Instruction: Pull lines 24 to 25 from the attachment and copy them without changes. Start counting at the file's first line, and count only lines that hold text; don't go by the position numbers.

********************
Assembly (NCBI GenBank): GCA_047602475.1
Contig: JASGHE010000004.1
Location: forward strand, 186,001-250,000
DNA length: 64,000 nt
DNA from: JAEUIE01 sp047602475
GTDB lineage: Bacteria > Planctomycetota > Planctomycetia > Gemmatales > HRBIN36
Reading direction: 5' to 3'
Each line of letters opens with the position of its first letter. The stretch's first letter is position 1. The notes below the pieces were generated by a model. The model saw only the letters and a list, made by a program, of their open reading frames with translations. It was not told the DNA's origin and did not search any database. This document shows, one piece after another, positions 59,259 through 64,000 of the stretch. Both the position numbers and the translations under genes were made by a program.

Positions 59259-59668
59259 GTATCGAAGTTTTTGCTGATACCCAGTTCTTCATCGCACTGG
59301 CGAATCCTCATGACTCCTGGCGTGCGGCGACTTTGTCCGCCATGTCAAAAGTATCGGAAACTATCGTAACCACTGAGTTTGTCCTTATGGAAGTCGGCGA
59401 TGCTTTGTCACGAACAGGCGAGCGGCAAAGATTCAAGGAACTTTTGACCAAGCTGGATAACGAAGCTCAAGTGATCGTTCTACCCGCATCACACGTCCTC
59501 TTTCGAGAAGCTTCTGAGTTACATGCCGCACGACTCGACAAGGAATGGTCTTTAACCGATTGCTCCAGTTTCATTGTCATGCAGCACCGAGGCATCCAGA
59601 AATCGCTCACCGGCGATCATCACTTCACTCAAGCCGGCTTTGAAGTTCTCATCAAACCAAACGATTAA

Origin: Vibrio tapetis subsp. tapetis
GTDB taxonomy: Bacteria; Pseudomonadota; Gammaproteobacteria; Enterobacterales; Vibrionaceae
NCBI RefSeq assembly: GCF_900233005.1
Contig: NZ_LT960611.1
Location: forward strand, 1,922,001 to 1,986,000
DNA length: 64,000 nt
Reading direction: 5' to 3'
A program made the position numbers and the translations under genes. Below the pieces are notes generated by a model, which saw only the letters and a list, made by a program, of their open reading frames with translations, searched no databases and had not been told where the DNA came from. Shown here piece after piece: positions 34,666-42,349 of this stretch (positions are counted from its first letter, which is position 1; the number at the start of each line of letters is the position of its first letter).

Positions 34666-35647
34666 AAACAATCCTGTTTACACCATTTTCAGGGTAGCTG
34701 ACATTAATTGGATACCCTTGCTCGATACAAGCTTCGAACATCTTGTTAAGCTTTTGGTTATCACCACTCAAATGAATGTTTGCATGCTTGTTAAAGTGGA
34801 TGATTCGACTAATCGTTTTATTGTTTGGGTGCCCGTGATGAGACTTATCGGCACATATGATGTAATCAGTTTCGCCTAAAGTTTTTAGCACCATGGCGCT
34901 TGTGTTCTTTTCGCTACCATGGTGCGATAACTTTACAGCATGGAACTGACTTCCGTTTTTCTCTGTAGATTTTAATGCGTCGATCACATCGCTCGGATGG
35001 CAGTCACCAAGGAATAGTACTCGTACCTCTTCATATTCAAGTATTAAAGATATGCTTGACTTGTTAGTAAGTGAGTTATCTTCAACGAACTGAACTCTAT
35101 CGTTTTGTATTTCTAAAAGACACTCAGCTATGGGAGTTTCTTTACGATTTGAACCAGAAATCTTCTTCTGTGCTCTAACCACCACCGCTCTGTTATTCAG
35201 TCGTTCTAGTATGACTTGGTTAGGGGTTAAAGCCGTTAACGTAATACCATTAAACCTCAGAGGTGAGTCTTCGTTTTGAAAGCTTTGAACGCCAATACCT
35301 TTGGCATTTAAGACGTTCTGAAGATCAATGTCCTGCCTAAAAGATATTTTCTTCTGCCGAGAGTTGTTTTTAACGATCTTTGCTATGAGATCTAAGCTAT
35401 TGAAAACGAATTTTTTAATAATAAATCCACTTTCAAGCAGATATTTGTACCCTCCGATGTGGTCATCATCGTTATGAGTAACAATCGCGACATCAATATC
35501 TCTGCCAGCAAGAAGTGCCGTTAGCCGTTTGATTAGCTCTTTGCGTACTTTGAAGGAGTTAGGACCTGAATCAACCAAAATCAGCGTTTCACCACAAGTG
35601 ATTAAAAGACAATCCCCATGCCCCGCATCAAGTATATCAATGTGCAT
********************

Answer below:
34666 AAACAATCCTGTTTACACCATTTTCAGGGTAGCTG
34701 ACATTAATTGGATACCCTTGCTCGATACAAGCTTCGAACATCTTGTTAAGCTTTTGGTTATCACCACTCAAATGAATGTTTGCATGCTTGTTAAAGTGGA